Meanwhile, in 1662, the Moscow population rose again to revolt. The struggle of the oppressed peasants finally erupted in the Peasants' War under Stepan Rasin of 1670/71, which was quickly overthrown. The death penalty imposed on him was carried out on the day the judgment was pronounced, but the myth made “Stenka” Razin become the hero of a very well-known folk song.

The remains of Alexei I are in the Archangel Michael Cathedral in Moscow.

Marriages and offspring

First marriage

Marija Ilyinichna Miloslavskaya

In 1647, the 18-year-old Alexei married the boyar daughter Marija Miloslawskaja (born  April 1, 1624March 2 / March 3, 1669 in Moscow ), who was almost five years his senior, and five of him during their 21-year marriage Had sons and nine daughters:

  • Dimitri (October 22, 1648 - October 6, 1649), Tsarevich of Russia
  • Evdokija (February 18, 1650 - May 10, 1712), Grand Duchess of Russia
  • Marfa (August 26, 1652 - July 1707), Grand Duchess of Russia
  • Alexei (February 5, 1654 - January 17, 1670), Tsarevich of Russia
  • Anna (January 23, 1655 - May 9, 1659), Grand Duchess of Russia
  • Evdokija (February 19, 1656 - May 10, 1718), Grand Duchess of Russia
  • Sofia (September 27, 1657 - July 14, 1704), Grand Duchess and Regent of Russia
  • Catherine (November 26, 1658 - May 1, 1718), Grand Duchess of Russia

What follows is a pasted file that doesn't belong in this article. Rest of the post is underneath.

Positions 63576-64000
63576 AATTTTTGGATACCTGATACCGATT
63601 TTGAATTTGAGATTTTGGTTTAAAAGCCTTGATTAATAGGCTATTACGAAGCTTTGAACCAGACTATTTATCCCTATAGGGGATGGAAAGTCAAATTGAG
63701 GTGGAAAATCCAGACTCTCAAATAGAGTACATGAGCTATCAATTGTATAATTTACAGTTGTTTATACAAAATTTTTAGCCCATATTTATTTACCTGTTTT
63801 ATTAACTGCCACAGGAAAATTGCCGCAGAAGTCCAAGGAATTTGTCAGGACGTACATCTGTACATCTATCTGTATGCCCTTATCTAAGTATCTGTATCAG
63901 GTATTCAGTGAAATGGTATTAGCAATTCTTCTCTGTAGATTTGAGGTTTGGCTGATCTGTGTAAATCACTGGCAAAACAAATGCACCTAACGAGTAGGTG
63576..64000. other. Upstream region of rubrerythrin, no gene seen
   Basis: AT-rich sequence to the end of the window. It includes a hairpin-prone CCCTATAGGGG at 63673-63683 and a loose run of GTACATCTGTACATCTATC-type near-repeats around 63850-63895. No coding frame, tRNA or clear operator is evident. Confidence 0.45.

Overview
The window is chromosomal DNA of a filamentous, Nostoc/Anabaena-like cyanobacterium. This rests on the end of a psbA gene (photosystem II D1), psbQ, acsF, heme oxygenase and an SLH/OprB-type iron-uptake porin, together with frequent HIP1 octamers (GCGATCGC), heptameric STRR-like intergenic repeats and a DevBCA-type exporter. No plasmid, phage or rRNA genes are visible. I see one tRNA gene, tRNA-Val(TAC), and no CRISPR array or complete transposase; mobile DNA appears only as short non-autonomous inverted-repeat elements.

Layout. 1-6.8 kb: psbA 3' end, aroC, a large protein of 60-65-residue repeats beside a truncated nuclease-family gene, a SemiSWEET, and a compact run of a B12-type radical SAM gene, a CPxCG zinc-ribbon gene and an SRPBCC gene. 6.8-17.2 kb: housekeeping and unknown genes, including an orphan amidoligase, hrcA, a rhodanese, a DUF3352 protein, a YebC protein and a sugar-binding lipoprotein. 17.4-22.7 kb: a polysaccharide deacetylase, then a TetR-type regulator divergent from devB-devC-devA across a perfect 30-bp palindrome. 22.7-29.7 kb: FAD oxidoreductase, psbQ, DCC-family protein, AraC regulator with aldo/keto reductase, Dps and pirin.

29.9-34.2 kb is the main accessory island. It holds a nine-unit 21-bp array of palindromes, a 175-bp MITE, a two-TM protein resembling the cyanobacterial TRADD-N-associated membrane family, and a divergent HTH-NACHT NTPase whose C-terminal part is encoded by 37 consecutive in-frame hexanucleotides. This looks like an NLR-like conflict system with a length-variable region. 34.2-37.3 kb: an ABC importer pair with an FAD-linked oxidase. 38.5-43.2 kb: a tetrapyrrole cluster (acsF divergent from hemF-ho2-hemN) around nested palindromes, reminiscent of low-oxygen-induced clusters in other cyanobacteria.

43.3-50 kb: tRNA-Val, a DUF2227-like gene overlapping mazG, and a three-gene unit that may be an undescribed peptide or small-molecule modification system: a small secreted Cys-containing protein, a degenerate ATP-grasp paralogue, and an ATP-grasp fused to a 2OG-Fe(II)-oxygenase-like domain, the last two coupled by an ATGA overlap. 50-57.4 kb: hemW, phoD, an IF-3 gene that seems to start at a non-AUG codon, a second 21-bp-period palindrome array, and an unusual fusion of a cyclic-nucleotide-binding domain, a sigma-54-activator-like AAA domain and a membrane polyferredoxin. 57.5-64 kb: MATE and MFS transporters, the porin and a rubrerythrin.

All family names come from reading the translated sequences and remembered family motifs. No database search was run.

• Maria (January 18, 1660 - March 20, 1723), Grand Duchess of Russia
  • Fyodor III (June 9, 1661 - May 7, 1682), Tsar of Russia
  • Feodosia (May 28, 1662 - December 1713), Grand Duchess of Russia
  • Simeon (April 1665 - June 19, 1669), Grand Duke of Russia
  • Ivan V (September 6, 1666 - February 8, 1696), Tsar of Russia
  • Evdokija (* / † February 18, 1669), Grand Duchess of Russia

Maria Miloslawskaja died in March 1669, shortly after the birth of her fourteenth child. The death of the almost 16-year-old Tsarevich Alexei in January 1670 hit the tsar hard, especially since the second living son Fyodor was weak and the third son Ivan was weak.

Second marriage

Natalia Kirillovna Naryshkina

1671 married Alexei to testify in the hope a healthy Tsarevich that a good 22 years younger than Tatar descent Bojarentochter Natalya Naryschkina (born August 22, jul. / 1. September  1651 greg. In Moscow, † January 25 jul. / 4. February  1694 greg. in Moscow). She bore him a son and two daughters:

  • Peter I the Great (May 30, 1672 - January 28, 1725), Tsar, from 1721 Emperor of Russia and all of Russia
  • Natalja (August 25, 1673 - June 18, 1716), Grand Duchess of Russia and founder of the first Russian theater, wrote plays herself
  • Feodora (April 4, 1674 - November 1675), Grand Duchess of Russia

Natalja Naryshkina survived her husband by almost 18 years.

See also


Web links

Commons : Alexei I. (Russia)  - Collection of pictures, videos and audio files

Individual evidence

  1. The grave of Alexei I.
predecessor Office successor
Michael I. Tsar of Russia
Fyodor III